Oceana presents the first results from its voyage on board the “Ranger” and announces the catamaran’s arrival in Europe

Transoceanic Expedition from the Pacific to the Mediterranean.

Press Release Date: June 26, 2013

Location: Madrid


Marta Madina | email: mmadina@oceana.org | tel.: Marta Madina

Oceana’s European Director, Xavier Pastor, and Director of Research and Projects, Ricardo Aguilar, today presented in Madrid the first reports from the expedition of the Oceana Ranger catamaran. After sailing for three months, both researchers have just arrived from Fort Lauderdale (Florida), where the organisation’s vessel is preparing to start the Atlantic crossing within the next few weeks, heading for the Azores and then on to the Mediterranean.

After raising anchor in Los Angeles (California) on 17 January, the Oceana Ranger traversed the waters of the Pacific before – having crossed the Panama Canal – sailing along the coasts of Panama, Costa Rica, Nicaragua, Honduras, Belize, Mexico, Cuba and the United States. The Oceana scientists and film crew went diving in the Cortes Sea (Baja California) as well as the national parks of Cocos Island and the archipelagos of Coiba and Cayos Cochinos (Hog Island), amongst other locations.

The objective was to document the current situation of the natural underwater environment (*) and check on the management of some of these protected Central American areas, which is being implemented by means of an innovative collaboration between governmental organisations, NGOs and private initiative, with the incorporation of local fishermen’s communities and even, in some cases, the armed forces.

This joint venture has managed to either eliminate or very significantly reduce poaching or illegal fishing, and has sparked off a clear recovery of the ecosystems in these protected areas.

The crew of the Oceana Ranger also corroborated the existence of serious environmental problems in the seas of Central America. Notable amongst these is the practice of shark-finning by Asian fleets and local fishermen serving these same fleets, the bleaching and death of corals due to climate change, and lobster and mollusc harvesting by organised groups of hundreds of divers using compressed air bottles.

Having now completed its juncture in the American continent, at the end of this month the Ranger will be crossing the Atlantic Ocean towards European waters. On its journey, it will be undertaking research and documentation projects at the Bahamas archipelago, the Sargasso Sea, Bermuda, the Azores archipelago and the Gorringe Bank, before entering the Mediterranean. These projects relate to the migrations of sea turtles, the accidental catches of these animals by the fishing fleets of various countries, seamounts, and the impact of bottom trawling.

Once in the Mediterranean,” divulges Xavier Pastor, “the Oceana Ranger will be carrying out projects aimed at investigating and documenting the use of illegal driftnets by a series of Mediterranean countries, and will also be working in collaboration with the fishing sector to reduce the impact of surface longlining on populations of sea turtles and sharks”.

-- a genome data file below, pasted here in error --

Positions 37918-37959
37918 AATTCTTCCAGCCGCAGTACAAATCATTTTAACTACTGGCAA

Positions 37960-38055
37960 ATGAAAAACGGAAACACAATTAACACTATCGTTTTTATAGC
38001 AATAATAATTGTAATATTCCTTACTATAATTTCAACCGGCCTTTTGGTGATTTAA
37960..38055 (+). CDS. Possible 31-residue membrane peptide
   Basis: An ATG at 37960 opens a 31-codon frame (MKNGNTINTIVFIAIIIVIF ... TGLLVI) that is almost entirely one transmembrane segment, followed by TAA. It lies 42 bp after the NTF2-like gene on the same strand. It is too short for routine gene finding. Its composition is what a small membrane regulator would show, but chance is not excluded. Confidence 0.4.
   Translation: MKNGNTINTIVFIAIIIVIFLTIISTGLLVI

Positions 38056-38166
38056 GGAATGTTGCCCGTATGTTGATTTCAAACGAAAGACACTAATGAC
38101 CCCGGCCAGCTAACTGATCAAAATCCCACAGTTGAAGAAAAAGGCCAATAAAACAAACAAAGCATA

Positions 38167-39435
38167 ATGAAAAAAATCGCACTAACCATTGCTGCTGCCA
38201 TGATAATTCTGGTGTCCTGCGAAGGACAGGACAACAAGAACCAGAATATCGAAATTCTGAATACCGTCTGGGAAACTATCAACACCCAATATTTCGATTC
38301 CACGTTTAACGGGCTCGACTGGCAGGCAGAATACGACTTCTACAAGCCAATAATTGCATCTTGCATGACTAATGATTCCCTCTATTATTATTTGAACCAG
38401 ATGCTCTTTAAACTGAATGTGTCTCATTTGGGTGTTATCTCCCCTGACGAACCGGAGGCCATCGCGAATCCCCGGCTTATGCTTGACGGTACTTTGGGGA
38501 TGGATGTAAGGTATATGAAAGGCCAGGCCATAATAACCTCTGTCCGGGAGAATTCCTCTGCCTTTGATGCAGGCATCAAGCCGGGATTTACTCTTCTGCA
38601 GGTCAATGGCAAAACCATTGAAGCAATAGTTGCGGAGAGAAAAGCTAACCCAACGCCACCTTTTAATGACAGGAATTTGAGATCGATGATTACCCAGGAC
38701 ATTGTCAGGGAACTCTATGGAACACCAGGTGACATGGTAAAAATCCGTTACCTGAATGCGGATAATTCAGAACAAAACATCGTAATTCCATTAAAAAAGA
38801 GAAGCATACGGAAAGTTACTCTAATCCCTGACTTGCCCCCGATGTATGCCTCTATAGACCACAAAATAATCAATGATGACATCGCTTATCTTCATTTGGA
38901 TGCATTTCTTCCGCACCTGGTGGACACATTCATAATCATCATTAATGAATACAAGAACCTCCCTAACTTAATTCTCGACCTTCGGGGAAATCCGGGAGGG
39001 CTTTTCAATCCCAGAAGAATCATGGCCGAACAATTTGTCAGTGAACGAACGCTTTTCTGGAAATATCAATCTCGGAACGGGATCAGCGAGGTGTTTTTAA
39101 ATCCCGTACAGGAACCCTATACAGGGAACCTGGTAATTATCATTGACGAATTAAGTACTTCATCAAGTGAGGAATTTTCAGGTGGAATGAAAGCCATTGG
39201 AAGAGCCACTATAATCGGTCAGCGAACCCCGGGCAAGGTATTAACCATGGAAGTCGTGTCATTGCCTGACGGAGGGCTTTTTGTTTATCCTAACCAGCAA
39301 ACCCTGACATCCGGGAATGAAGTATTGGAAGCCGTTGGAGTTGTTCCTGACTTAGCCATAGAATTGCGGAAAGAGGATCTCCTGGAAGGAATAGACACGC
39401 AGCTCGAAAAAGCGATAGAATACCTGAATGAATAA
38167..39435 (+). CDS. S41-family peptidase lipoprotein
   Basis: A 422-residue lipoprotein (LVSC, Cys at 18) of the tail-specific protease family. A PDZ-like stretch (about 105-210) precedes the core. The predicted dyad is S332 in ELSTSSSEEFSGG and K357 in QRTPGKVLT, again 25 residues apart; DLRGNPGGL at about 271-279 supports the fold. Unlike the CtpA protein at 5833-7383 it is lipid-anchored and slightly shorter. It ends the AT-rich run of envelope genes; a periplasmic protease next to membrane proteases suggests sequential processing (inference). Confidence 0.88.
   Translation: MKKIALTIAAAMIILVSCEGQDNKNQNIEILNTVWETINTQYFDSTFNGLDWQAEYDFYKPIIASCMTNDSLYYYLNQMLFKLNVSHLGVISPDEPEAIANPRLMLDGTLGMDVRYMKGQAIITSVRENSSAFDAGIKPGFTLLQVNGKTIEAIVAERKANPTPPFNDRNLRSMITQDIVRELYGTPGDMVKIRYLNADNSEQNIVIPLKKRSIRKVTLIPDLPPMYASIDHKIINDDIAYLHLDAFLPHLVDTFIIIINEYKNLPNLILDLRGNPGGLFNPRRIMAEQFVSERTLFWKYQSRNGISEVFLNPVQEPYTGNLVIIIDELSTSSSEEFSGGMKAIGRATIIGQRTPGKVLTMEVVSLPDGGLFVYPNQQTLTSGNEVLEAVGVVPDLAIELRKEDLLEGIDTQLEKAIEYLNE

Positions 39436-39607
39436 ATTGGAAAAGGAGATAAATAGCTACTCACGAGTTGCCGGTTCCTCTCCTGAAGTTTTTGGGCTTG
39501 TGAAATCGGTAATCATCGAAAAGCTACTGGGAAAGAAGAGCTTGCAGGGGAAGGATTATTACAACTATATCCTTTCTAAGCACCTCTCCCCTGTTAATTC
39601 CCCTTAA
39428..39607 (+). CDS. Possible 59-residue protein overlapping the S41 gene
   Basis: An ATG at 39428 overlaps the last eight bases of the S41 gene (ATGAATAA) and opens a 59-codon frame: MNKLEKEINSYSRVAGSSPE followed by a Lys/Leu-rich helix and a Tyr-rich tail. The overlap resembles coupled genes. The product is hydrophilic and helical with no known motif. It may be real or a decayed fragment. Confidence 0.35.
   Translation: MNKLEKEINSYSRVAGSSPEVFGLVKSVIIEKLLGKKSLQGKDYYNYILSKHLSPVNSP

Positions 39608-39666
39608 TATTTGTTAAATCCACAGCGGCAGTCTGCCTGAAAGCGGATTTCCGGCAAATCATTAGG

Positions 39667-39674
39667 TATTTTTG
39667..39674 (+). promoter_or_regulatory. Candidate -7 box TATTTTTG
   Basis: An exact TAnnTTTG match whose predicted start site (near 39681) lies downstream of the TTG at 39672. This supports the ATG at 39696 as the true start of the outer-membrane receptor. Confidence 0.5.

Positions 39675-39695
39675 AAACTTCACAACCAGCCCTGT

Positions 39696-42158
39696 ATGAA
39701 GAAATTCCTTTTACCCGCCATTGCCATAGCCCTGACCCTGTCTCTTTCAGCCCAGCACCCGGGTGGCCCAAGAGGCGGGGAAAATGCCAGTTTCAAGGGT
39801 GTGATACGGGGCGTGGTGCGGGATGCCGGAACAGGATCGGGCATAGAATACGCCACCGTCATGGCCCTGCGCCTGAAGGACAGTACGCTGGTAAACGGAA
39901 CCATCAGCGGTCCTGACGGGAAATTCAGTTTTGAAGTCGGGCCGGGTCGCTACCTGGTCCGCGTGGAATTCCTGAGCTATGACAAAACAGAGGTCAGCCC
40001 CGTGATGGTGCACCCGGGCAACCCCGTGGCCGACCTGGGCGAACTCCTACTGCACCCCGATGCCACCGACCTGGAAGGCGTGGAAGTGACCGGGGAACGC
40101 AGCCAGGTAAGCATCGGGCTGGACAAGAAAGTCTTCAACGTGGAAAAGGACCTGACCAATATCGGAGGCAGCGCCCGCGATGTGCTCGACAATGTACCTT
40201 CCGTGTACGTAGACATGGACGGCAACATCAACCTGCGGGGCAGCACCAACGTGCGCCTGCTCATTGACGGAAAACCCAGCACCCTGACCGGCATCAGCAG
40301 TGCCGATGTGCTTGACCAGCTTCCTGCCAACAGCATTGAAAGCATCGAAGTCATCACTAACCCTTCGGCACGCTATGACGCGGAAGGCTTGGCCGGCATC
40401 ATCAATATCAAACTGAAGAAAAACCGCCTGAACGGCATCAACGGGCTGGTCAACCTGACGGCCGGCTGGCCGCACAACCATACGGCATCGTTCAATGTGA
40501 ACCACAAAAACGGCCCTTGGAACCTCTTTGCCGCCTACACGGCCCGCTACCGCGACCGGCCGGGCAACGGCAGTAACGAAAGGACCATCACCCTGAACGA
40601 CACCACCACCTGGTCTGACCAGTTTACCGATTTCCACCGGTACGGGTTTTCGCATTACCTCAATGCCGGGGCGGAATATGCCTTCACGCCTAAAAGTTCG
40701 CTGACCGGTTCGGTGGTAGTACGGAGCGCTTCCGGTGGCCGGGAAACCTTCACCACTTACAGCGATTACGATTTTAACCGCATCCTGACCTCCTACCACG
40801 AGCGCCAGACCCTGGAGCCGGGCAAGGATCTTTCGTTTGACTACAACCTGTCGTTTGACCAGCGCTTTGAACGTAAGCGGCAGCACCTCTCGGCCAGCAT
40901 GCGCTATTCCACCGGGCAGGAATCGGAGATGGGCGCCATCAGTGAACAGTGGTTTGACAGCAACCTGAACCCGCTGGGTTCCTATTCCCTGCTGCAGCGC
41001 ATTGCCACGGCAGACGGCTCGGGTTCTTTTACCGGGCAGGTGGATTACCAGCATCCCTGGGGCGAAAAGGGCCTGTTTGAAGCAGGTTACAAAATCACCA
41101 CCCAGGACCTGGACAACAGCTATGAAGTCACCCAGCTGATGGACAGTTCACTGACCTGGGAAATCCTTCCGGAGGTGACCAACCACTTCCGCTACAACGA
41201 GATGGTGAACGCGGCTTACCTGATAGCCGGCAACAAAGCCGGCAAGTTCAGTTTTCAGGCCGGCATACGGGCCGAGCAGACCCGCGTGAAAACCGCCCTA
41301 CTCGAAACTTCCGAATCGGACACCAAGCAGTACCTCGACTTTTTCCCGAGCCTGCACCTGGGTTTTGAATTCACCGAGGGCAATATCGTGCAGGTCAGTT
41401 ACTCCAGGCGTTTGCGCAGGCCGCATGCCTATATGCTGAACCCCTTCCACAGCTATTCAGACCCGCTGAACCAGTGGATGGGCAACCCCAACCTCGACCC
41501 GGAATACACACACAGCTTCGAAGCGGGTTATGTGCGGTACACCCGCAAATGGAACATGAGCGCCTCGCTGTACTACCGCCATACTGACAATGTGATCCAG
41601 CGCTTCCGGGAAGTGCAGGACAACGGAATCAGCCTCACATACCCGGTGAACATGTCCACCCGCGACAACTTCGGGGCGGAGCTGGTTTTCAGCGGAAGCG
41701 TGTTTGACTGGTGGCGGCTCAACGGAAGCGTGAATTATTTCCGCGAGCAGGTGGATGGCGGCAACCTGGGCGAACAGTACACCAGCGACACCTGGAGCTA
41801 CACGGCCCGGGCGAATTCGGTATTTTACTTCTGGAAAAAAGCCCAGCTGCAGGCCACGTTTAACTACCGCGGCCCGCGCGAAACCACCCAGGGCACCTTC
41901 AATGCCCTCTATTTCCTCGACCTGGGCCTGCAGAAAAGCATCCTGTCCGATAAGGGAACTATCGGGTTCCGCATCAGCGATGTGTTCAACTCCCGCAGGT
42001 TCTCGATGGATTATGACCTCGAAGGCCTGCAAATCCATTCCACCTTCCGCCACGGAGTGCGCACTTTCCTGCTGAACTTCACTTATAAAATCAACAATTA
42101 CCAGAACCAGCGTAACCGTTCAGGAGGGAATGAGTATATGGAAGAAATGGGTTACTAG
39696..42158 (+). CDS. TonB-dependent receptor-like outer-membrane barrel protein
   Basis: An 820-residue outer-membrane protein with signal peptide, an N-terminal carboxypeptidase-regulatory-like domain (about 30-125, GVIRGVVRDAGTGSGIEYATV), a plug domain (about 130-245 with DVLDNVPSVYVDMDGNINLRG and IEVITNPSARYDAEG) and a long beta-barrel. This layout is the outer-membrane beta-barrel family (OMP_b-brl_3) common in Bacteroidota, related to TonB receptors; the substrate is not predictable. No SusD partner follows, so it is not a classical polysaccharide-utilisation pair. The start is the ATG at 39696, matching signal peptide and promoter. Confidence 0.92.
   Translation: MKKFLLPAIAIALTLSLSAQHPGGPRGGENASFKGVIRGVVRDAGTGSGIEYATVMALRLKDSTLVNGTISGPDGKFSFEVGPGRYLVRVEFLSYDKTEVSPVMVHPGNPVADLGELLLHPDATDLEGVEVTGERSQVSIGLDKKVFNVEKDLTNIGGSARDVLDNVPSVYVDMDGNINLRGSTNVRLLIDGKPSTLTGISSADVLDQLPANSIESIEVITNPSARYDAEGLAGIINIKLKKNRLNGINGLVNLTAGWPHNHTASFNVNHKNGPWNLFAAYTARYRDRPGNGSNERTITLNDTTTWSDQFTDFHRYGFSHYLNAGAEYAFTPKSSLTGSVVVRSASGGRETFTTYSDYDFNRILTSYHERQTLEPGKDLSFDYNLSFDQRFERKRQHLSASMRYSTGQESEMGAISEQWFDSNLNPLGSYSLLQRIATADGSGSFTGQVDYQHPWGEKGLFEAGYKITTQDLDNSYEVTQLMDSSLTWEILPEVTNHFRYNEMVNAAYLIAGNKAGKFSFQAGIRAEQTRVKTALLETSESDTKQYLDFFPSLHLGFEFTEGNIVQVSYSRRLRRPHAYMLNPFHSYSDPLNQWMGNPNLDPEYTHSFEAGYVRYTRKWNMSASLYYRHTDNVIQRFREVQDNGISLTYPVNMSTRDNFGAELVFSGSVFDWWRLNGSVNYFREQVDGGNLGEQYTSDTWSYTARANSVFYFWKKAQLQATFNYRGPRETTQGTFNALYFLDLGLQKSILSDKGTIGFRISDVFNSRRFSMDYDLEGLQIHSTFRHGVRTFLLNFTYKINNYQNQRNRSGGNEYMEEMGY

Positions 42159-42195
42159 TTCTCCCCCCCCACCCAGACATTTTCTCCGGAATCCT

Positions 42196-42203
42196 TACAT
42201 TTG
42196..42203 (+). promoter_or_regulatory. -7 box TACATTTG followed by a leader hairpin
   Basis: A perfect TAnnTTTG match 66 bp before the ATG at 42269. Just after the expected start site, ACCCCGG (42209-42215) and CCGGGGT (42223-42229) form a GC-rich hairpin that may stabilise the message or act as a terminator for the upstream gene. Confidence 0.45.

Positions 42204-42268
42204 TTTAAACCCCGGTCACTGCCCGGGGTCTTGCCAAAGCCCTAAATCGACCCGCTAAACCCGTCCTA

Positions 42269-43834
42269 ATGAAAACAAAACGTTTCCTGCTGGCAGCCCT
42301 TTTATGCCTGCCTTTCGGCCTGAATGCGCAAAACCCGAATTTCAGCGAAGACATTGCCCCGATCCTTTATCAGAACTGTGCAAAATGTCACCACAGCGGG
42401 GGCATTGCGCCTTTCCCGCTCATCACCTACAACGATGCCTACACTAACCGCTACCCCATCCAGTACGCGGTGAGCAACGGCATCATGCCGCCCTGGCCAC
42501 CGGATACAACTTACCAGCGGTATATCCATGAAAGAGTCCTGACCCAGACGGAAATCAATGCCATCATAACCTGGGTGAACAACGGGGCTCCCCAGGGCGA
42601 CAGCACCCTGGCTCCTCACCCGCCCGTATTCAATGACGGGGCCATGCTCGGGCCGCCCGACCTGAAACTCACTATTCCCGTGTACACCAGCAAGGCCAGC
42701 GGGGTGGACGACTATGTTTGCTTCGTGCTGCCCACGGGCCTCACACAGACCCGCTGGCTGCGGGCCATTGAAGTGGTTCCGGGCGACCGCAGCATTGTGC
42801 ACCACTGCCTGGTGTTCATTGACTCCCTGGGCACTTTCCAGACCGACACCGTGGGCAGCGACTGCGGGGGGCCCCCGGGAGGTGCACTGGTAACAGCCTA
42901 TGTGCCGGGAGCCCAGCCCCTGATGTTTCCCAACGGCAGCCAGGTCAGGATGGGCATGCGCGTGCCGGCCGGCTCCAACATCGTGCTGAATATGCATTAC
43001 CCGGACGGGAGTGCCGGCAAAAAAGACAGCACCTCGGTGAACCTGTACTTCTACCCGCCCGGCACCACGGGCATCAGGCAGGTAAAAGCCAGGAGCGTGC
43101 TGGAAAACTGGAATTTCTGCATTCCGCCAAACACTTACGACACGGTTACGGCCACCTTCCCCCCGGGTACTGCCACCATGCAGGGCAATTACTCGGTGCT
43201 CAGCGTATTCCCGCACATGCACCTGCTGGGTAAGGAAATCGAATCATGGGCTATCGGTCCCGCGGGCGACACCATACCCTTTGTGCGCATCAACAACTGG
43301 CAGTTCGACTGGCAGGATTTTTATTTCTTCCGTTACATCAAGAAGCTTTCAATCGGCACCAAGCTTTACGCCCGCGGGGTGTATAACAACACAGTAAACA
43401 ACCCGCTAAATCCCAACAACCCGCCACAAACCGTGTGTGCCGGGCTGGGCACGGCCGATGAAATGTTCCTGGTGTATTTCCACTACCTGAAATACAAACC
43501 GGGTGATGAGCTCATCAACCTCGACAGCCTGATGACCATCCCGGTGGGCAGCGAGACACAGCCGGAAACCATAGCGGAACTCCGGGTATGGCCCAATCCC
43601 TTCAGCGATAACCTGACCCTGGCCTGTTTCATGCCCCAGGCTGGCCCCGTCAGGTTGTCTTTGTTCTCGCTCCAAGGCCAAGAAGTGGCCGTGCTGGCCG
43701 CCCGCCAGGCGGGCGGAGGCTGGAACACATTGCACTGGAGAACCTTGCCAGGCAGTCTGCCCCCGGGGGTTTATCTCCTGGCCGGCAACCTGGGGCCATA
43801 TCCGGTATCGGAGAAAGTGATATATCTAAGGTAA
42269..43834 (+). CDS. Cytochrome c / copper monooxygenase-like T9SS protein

During the catamaran’s stopovers at European ports, the Oceana researchers will also be expressing the organisation’s concern about the high levels of mercury found in different species of fish, particularly tuna and other members of the tuna family, and the impact that this can have on consumers’ health.

The team of Oceana divers will also be carrying out projects on the seamounts and underwater canyons in the Mediterranean, and will be collaborating with the various protected marine spaces of Spain and other European nations .

(*) Summary of the problems detected by the Ranger on its expedition across the Central American Pacific and Atlantic oceans

  • Global warming, hurricanes and certain coral diseases have altered the composition of coral reefs, putting some species in danger, such as staghorn coral (Acropora spp.).
  • In the Pacific, the effects of global warming and the “El Niño” phenomenon have resulted in serious damage to the Meso-American reefs.
  • Catching sharks to remove their fins is leading to extremely precarious situations in certain populations, with reductions that in some cases exceed 80%, such as the case of the Oceanic whitetip shark (Carcharhinus longimanus).
  • Deforestation, the use of bottom trawling and pollution have all caused an increase in water turbidity, affecting the ecosystems of seagrass meadows and coral reefs.
  • The lack of herbivorous species due to fisheries overexploitation or epidemics has encouraged the proliferation of algae on certain reefs, altering their ecological dynamism.
  • The transformations that have taken place in some kelp forests due to the overexploitation of the predators that lived there has led to a demographic explosion of species that feed on kelp, such as sea urchins, endangering the future of these valuable ecosystems.
  • Some species of grouper, grunt, bream, horse mackerel, lobster and queen conch have been heavily overexploited and their presence in some parts of the Caribbean has dropped by between 50% and 90%.
  • The presence of rubbish floating in the waters of Central America is a constant feature which, on numerous occasions, reaches significant concentrations in the areas where floating gulfweed is found.